This thought-provoking piece will displease some, but Corby Kummer (@CKummer) makes some legitimate points about the phrase “farm-to-table.” He laments its over-use by chefs, saying:


Those good intentions went amok when chefs around the country started to outdo one another with menus that took on the name-clotted length of petitions: “Treviso grown by Warren Weber in Bolinas in the third row of the radicchio plot at Star Route Farms.”

But Kummer also expresses concern about “how the language and iconography have been co-opted by the very companies to which the movement was supposed to be an alternative—“farmwashing,” as the practice is called.“

He offers this commentary in Vanity Fair:


“It Begins with a Farmer,” a series of ads featuring pictures of wholesome-looking tillers of the soil, carries messages such as “A Mother’s Love Begins with a Farmer.” The sponsor? Monsanto, the global purveyor of genetically modified seeds (and scourge of farmers who resist them). McDonald’s, under siege as the public looks askance at the processed foods it blames for obesity, has been fighting back against its increasingly strong rival Chipotle, which built its market share on claims of ethical suppliers (claims under frequent dispute, but that’s what you get when you try to seize the moral high ground and make a lot of money). Four years ago McDonald’s started a “What We’re Made Of” campaign to make customers “feel good about the high-quality ingredients that go into our menu.” Two years later, it ran a “farm-to-fork” campaign featuring potato, beef, and lettuce farmers displaying products that actually grew in (or on) the ground.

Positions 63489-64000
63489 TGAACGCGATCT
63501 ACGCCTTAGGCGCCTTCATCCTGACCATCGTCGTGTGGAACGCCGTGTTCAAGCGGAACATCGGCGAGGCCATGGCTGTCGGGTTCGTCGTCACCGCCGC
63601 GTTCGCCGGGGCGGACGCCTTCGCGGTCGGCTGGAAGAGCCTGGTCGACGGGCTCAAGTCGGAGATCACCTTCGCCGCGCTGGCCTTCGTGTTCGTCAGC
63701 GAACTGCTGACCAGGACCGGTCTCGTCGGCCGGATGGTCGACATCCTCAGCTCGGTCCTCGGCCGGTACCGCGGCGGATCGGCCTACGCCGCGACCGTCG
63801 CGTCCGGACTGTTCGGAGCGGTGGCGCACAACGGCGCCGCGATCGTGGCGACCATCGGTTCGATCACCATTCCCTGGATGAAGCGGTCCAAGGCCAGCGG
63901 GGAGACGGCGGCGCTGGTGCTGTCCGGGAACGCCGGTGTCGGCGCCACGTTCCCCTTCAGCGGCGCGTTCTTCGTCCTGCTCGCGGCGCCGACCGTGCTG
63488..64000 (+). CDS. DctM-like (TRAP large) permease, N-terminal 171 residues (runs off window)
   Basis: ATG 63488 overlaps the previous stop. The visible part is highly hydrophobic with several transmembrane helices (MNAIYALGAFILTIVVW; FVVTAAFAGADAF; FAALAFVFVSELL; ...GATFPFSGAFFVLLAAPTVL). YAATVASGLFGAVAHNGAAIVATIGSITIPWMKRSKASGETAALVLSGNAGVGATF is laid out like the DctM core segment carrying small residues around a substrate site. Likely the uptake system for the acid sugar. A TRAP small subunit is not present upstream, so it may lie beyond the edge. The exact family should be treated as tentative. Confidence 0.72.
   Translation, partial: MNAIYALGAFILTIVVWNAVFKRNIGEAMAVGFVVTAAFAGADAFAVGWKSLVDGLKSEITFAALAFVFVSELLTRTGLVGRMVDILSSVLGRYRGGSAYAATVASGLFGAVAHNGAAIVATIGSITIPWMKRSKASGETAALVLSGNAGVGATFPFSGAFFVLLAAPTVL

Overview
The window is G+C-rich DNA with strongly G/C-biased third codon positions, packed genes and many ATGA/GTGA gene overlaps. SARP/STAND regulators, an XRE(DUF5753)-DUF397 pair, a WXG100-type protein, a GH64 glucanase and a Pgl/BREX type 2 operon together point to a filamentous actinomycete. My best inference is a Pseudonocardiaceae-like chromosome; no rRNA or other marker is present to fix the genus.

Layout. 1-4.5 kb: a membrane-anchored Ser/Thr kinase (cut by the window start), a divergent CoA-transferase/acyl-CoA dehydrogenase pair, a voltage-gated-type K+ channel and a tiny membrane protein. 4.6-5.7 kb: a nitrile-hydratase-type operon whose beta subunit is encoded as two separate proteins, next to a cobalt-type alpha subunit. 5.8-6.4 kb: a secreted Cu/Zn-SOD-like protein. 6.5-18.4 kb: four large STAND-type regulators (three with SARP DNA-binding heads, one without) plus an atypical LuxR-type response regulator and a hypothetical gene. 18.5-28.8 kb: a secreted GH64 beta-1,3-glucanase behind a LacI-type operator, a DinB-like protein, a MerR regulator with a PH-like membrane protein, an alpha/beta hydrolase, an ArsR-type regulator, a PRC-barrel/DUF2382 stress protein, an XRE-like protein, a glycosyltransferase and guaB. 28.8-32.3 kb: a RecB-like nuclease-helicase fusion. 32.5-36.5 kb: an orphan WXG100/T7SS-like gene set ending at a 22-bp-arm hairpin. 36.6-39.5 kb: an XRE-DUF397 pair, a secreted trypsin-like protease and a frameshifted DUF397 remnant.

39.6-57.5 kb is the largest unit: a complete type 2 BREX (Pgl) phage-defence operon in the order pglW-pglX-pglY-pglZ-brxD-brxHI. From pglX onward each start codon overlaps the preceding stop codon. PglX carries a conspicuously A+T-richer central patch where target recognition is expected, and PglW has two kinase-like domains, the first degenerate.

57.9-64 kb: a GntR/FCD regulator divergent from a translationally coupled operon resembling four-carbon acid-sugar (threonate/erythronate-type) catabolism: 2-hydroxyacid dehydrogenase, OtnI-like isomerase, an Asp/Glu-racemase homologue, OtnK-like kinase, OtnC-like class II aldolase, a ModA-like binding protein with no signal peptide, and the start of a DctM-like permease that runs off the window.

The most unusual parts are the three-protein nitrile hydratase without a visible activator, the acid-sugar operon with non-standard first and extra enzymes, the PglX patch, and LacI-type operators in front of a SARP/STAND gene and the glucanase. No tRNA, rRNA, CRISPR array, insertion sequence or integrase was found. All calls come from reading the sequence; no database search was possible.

He also shares a bit about the history, for those who don’t know the story:


When “Alice Waters started listing the names of farms on the menu of Chez Panisse, it was to remind people that food really did grow on farms.” Waters – and chefs inspired by her work – “wanted to re-establish the link between the seasons of the year and the food she served, and she wanted to credit everyone who produced every part of the meal.”


His conclusion:


It’s time, then, to retire “farm-to-table.” The term has been drained of any real meaning it may have once had. Chefs themselves are getting sick of it. Sean Brock, who at his Husk restaurants, in Charleston and Nashville, has helped revive an entire region’s historic cuisine through assiduous research in old cookbooks and newspapers, told me that he commanded his P.R. staff right from the start not to use “farm-to-table” in any piece of publicity. When I asked Michael Scelfo, chef of a popular new Cambridge restaurant called Alden & Harlow, about what looked to be deliberate farm-to-table branding—the menu features whimsical line drawings of mushrooms and onions—he said, in essence, Don’t you ever call it that again. “We make it a point not to advertise that we source our food as thoughtfully as we can,” he said. “You owe that to your customers. You don’t need to browbeat them by listing farms.” And in fact what he was serving was brawny, meaty food meant to put the focus on the chef, not the farm.


Related Links:

Has farm-to-table helped the actual farmer yet?

Q&A: Chris Sayer, Ventura County farmer and entrepreneur